The bottom line is that, even when it comes to KYC, the expectation these days is for slick, fast online application tools, checks and approvals. This is the same for client or employee communications, letters are too old fashioned and not interactive enough.

Using share plan participation as an example, employees are far more likely to respond to an invitation if they are contacted via email, text or app notification than if they were to receive a letter. Mainly because it is much more convenient, these forms of communications can be accessed anywhere, and an employee only needs to click on a link to proceed, rather than having to fill in forms, post letters and so on.

It’s important for institutions to assess their clients’ or participants’ needs and expectations, as well as reviewing, where possible, what your competitors are doing to maximise user experience. There will certainly be situations where time-saving could be more appealing than cost-saving when it comes to selecting a product.

Is there room for speed and convenience within share plan trading?

When it comes to share plan trading, there is of course room for speed and convenience. Account set-up, trade instructions and trade confirmations should be an easy process and any good stockbroker will have procedures in place that make it as straightforward and quick for their clients as possible.

However, when it comes to trading, expectation management becomes key. A large FTSE100 issuer with very liquid stock can usually expect that, at vesting, their employees’ sale instructions will be completed quickly. However, when it comes to a company with illiquid stock, or a very large order, well outside of the market norm, speed may well not be a participant’s friend.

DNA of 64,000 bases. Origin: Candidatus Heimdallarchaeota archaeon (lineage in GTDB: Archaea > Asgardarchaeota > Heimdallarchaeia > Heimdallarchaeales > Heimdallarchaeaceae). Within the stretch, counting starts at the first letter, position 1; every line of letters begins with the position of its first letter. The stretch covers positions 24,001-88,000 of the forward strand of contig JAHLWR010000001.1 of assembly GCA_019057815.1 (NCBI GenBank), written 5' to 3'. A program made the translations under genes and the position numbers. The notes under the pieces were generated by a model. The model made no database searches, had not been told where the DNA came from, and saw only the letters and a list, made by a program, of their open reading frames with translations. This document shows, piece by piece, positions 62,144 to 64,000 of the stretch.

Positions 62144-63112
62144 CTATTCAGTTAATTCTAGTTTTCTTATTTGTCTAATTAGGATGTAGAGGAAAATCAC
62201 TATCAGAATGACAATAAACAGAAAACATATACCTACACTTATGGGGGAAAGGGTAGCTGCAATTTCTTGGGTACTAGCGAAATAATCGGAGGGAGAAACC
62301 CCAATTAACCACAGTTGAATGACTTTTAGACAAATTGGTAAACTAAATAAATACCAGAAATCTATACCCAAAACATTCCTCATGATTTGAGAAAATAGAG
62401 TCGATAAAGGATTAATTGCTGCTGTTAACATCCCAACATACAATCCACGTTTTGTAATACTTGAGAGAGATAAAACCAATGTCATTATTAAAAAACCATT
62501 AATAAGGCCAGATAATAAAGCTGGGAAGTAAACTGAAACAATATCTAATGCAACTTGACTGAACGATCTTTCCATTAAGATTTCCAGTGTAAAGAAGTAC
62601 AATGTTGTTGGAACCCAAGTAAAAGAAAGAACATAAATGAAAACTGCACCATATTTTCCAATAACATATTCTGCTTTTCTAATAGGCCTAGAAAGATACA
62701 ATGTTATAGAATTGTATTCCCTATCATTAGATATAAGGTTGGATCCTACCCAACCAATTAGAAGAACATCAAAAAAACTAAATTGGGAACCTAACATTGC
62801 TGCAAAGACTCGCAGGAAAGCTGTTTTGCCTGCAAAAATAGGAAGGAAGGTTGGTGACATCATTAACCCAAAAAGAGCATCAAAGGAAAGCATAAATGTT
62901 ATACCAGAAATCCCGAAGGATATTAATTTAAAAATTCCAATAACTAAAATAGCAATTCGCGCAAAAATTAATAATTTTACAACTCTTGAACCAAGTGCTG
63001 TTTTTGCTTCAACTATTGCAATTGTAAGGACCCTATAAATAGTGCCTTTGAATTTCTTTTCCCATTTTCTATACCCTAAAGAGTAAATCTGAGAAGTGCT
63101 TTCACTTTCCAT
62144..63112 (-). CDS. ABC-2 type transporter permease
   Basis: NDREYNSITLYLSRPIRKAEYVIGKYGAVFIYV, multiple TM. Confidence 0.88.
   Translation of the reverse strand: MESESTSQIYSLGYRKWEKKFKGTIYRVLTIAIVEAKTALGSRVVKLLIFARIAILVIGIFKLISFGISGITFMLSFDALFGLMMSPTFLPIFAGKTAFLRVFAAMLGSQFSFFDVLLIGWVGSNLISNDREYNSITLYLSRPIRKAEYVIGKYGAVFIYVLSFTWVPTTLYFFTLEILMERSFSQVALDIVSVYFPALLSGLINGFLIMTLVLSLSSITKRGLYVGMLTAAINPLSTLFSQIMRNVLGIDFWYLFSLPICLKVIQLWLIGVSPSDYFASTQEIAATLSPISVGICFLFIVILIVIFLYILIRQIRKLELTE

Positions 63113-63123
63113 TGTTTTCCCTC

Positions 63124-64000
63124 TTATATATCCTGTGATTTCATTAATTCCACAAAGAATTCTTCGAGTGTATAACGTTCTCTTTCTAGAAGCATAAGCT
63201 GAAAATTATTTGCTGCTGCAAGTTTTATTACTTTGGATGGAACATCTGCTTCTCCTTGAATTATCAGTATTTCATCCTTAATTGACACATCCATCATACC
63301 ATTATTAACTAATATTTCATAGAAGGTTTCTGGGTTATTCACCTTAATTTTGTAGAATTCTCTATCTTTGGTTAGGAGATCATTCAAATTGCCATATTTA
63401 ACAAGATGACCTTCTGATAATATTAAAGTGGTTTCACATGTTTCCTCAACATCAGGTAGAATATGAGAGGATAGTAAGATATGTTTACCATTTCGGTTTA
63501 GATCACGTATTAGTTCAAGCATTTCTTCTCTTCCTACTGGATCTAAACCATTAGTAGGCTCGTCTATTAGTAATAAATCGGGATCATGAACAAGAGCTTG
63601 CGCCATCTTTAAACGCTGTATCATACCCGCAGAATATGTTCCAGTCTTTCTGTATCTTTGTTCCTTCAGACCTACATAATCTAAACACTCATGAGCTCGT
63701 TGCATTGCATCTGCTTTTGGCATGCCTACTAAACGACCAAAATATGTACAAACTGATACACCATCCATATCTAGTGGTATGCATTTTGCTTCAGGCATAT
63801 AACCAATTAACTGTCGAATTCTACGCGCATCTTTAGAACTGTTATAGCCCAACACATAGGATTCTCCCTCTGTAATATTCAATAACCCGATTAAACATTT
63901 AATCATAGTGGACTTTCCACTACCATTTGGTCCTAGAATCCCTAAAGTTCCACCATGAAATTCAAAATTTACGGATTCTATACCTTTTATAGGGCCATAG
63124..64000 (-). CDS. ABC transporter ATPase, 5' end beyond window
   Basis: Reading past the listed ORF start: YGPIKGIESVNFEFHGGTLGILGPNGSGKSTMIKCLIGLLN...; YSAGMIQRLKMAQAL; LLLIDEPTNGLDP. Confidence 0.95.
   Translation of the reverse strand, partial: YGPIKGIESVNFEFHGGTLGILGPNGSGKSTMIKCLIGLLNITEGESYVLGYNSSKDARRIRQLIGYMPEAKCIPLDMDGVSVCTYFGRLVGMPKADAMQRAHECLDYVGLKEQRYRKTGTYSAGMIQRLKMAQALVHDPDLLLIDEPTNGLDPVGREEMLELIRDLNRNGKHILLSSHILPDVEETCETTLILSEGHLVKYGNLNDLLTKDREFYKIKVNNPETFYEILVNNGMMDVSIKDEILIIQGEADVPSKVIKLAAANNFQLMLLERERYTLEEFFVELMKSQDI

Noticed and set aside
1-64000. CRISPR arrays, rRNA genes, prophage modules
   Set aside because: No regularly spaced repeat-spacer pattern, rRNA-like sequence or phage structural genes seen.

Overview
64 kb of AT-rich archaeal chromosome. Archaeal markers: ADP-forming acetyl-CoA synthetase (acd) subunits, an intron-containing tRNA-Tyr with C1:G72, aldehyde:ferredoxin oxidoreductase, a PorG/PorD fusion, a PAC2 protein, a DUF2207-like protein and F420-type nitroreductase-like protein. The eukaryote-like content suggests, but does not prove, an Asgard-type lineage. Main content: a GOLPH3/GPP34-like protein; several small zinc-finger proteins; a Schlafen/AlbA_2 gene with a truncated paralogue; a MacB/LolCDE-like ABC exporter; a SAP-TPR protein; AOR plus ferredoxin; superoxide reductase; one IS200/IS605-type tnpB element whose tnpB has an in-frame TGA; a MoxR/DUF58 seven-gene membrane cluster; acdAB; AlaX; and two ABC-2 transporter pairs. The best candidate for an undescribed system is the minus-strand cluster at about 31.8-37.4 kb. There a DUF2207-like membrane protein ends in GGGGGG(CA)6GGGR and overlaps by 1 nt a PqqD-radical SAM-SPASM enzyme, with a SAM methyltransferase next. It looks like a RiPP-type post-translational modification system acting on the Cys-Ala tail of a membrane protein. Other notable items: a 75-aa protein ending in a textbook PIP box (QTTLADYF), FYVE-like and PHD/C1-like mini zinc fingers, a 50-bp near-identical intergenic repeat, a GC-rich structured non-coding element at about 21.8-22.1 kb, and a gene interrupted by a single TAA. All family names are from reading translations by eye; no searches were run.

If a broker were to simply enter these illiquid or large sale orders into the market, there is a distinct possibility that the issuer’s share price would be severely affected. Outside of that, if the trade needs to be undertaken quickly, some brokers will offer what is called a risk price. This is where they buy the shares at a price that reflects the risk that they may not be able to sell the shares in a specific time frame or price. Ultimately this means that the participants will not get the price that they were hoping for.

So, here is a situation whereby it is vital that all parties align to allow the required time for these types of instructions to be ‘worked’. Shares will be sold in smaller shapes until the order is complete, protecting the share price for the Company and ultimately providing their employees with the best possible outcome for their sale proceeds.

In Summary

Over the course of the last year the GEO Task Force has identified that whilst Millennials may have been the original driving force of instant demand culture, other generations are embracing this new way of life. Businesses need to be out ahead of client requirements, and those in the Share Plans world ensuring their participants are receiving the modern, fast and technologically advanced intuitive service they expect. Though as I mentioned, there may of course be some circumstances in which patience is still considered to be a virtue!

Lucy Anderson
Deputy Head of Equity Solutions at Dowgate Capital Limited